The Four Mother Value Props (and a new Fifth)

Written by Josh-Jones-Dilworth, CEO

In marketing we like to say that everything traces back to 4 mother value propositions, sort of like how in French cooking there are 5 mother sauces — Bechamel, Tomate, Hollandaise, Espagnole, and Veloute.

The 4 mother value propositions are:

  • Save Me Time
  • Make Me Money
  • Let’s Have Fun
  • Give Me Status

For every company or product on earth, you can trace your primary value back to one of these roots. But the thing is, we often get it wrong.

My favorite example is Decoy wine. The noun phrase on the back of every bottle is “everyday wine for the well-informed.” You’d think a wine company was in the “let’s have fun” business but Decoy is actually in the status business, and they’re smart enough to know it and use it.

Are you nervous about buying wine? Are you afraid of looking a fool when you show up to a dinner party with the wrong choice? Don’t worry. And congrats!

As a result of buying this bottle you have in fact joined the ranks of the well-informed. This is the best $25 bottle out there. In fact, this is what your snobby wine friends drink on the daily, and serve to their family on Thanksgiving.

So, what business are you really in?

2020 and 2021 have not been easy, to say the least. We think we actually need to add a new mother value proposition to the list: Give Me Hope.

Years ago the Daily Dot, which enjoys 23–25 million unique visitors per month, did a study of its hit articles. The #1 concept that drove traffic wasn’t doomsday or dour — it was hope. “The kids are gonna be alright” was what we called that particular species of writing at the time.

A 2018 study done by Cone and Porter Novelli about purpose-driven brands also laid some important groundwork.

  • 78% of Americans believe companies must do more than just make money; they must positively impact society as well
  • 77% feel a stronger emotional connection to purpose-driven companies over traditional companies
  • 66% would switch from a product they typically buy, to a new product from a purpose-driven company
  • 68% are more willing to share content with their social networks over that of traditional companies

That study aligned with the ”brands taking stands” trend that Larry Fink brought to the forefront with his 2019 letter to Blackrock shareholders. Organizations of all kinds are in the process of reapproaching and renegotiating their contract with society, and that’s a good thing for everyone involved.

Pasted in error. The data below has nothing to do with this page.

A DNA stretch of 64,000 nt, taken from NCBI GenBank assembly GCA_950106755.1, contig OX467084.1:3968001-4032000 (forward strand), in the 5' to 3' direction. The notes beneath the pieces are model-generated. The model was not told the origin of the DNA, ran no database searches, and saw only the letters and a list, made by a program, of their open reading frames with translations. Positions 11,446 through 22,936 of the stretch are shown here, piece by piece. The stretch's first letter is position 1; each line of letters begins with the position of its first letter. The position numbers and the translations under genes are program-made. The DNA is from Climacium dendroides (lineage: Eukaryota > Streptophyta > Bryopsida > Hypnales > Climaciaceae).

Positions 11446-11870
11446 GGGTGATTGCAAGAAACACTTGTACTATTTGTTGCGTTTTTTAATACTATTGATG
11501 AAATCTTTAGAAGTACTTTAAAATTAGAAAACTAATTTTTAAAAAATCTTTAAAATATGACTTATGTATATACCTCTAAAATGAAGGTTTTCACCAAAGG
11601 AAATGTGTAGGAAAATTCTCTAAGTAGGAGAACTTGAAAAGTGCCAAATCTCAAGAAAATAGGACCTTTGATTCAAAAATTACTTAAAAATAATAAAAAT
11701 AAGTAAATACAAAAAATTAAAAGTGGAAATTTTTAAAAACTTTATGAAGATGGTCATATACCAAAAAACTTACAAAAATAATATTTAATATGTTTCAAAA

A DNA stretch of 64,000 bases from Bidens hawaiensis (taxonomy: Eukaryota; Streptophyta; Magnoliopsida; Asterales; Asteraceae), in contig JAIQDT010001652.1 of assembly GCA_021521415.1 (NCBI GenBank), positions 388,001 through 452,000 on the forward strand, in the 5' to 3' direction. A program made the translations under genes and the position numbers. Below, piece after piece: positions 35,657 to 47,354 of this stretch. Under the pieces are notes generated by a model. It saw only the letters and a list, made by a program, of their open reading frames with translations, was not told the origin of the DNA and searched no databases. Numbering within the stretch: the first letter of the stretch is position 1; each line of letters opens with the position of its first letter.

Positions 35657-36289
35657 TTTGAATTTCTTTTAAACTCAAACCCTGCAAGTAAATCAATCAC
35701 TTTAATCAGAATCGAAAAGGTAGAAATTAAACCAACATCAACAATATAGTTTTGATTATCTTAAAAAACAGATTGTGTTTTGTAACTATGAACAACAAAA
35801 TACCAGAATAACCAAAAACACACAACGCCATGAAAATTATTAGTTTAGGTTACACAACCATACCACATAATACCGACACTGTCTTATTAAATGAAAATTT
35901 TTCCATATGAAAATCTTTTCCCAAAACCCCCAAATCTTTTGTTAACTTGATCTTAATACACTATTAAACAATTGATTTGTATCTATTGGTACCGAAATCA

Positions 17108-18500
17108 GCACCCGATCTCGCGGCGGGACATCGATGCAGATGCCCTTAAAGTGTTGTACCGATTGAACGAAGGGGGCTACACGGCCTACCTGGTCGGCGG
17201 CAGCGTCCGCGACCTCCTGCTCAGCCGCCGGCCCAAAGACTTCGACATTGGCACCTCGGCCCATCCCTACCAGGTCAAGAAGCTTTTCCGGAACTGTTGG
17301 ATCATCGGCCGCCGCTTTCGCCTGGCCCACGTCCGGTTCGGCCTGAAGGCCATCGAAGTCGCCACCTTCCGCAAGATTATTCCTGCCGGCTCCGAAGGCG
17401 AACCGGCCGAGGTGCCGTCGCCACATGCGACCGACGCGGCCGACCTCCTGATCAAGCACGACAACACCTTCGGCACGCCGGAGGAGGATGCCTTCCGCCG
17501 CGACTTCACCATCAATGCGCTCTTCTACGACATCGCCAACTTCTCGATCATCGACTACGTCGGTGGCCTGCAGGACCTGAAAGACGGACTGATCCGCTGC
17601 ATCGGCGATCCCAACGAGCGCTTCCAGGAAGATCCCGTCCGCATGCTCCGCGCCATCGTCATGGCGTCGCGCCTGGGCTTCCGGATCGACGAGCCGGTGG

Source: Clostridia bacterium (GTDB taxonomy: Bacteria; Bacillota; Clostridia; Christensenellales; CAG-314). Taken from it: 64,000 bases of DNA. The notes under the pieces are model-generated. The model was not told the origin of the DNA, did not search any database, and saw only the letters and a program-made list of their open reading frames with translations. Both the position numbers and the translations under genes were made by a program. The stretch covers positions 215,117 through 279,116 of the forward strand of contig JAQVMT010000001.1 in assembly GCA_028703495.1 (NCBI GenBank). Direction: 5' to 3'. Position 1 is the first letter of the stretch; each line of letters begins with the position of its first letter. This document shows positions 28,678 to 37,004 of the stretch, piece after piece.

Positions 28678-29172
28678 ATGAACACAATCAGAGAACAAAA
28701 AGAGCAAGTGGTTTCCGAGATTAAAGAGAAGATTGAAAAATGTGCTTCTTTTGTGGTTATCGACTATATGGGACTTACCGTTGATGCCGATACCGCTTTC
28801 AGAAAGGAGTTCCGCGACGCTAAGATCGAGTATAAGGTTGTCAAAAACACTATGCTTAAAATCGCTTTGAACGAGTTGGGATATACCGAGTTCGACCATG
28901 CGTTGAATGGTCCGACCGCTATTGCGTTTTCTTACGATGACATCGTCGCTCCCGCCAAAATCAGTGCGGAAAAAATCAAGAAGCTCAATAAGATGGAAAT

But 2020 and 2021 have taken us one step further.

A key value prop for many brands moving forward is not just alignment of purpose with values (remember: brands are really just values with a voice), but the resulting sensation of optimism about the future.

What makes Give Me Hope different from mere purpose is the difference between intention and achievement. Hope comes from lived experience. Hope isn’t just optimism. As a marketing proposition, hope is uniquely participatory.

Hope actually comes from witnessing, with your own eyes, and hearing, with your own ears, something actually, really, truly getting better, not worse — even if just a little bit. Hope is an opening, and more importantly, an invitation.

Hope can’t be simply given or conveyed upon someone. It has to actually be received, and reciprocated.

Hope is in fact (to be cheesy) a form of viral marketing. It’s contagious. It anticipates, and requires, sharing and being a part of it. Hope, to be truly harnessed, has to carry an implicit call to action: join us.

And in a VUCA world, it is possible hope is the most valuable commodity of all. Give Me Hope might even be a superseding value proposition above all else, though time will tell.


We believe that progress is measured not by the number of new technologies created, but by their ability to be understood, embraced, and leveraged for positive impact. We seek to bring you easy-to-understand briefs on science and technology that can change the world, interviews with the leaders at the forefront of these breakthroughs, and writing that illuminates the importance of communication within and beyond the scientific community. The Superposition is produced by JDI, a boutique consultancy that brings emerging technology and science-driven companies to market. Our mission is to make precedent-setting science companies well known and understood. We pursue mastery of marketing, communications, and design to ensure that our clients get the attention they deserve. We believe that a good story — well told — can change the world.

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